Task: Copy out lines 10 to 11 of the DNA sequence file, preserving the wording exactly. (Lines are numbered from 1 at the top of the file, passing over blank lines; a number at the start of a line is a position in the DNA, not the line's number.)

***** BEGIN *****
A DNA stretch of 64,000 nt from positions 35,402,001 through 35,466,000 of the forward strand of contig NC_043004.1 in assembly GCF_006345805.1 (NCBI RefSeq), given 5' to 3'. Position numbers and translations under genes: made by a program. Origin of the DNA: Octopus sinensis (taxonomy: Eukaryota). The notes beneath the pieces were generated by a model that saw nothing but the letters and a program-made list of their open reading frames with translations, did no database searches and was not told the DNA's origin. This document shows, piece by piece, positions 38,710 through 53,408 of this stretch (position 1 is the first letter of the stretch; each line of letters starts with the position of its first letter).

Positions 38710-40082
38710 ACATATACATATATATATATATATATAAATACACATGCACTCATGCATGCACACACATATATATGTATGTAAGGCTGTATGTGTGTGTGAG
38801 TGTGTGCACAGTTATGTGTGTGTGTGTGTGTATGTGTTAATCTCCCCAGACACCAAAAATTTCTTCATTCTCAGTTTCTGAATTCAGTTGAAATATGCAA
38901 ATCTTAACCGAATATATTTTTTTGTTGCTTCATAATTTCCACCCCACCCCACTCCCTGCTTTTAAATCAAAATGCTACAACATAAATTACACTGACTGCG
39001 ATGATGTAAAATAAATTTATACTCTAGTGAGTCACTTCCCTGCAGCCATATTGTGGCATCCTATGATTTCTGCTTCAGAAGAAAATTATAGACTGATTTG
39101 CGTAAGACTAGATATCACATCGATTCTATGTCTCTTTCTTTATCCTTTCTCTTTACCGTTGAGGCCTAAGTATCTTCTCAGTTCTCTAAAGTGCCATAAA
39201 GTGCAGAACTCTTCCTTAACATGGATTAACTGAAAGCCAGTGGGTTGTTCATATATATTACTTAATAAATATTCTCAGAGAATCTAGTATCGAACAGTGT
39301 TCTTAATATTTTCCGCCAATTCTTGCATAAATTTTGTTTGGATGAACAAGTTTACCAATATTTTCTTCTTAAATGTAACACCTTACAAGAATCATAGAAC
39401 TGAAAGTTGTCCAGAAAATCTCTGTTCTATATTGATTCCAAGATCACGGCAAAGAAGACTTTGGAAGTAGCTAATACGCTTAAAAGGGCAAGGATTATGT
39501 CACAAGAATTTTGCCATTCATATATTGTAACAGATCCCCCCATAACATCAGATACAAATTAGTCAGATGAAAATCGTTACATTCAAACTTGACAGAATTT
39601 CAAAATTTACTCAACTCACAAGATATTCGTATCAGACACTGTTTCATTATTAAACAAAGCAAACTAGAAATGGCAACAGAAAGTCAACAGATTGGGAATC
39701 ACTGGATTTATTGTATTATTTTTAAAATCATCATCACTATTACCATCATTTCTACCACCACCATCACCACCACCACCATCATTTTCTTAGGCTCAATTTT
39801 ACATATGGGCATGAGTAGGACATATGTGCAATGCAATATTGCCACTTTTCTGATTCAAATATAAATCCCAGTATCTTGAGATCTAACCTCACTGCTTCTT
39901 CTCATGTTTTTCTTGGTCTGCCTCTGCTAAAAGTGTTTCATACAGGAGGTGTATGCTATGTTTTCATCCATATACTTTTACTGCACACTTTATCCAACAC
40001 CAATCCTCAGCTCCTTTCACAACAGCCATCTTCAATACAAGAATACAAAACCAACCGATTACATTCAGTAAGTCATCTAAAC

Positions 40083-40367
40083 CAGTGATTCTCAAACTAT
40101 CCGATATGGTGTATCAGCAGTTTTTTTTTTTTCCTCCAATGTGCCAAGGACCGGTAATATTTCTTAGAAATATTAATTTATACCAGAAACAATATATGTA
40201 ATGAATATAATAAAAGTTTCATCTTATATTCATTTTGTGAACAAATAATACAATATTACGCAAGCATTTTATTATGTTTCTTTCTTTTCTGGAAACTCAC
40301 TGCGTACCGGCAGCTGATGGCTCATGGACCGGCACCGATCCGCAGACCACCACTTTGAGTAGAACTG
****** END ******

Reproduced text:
39401 TGAAAGTTGTCCAGAAAATCTCTGTTCTATATTGATTCCAAGATCACGGCAAAGAAGACTTTGGAAGTAGCTAATACGCTTAAAAGGGCAAGGATTATGT
39501 CACAAGAATTTTGCCATTCATATATTGTAACAGATCCCCCCATAACATCAGATACAAATTAGTCAGATGAAAATCGTTACATTCAAACTTGACAGAATTT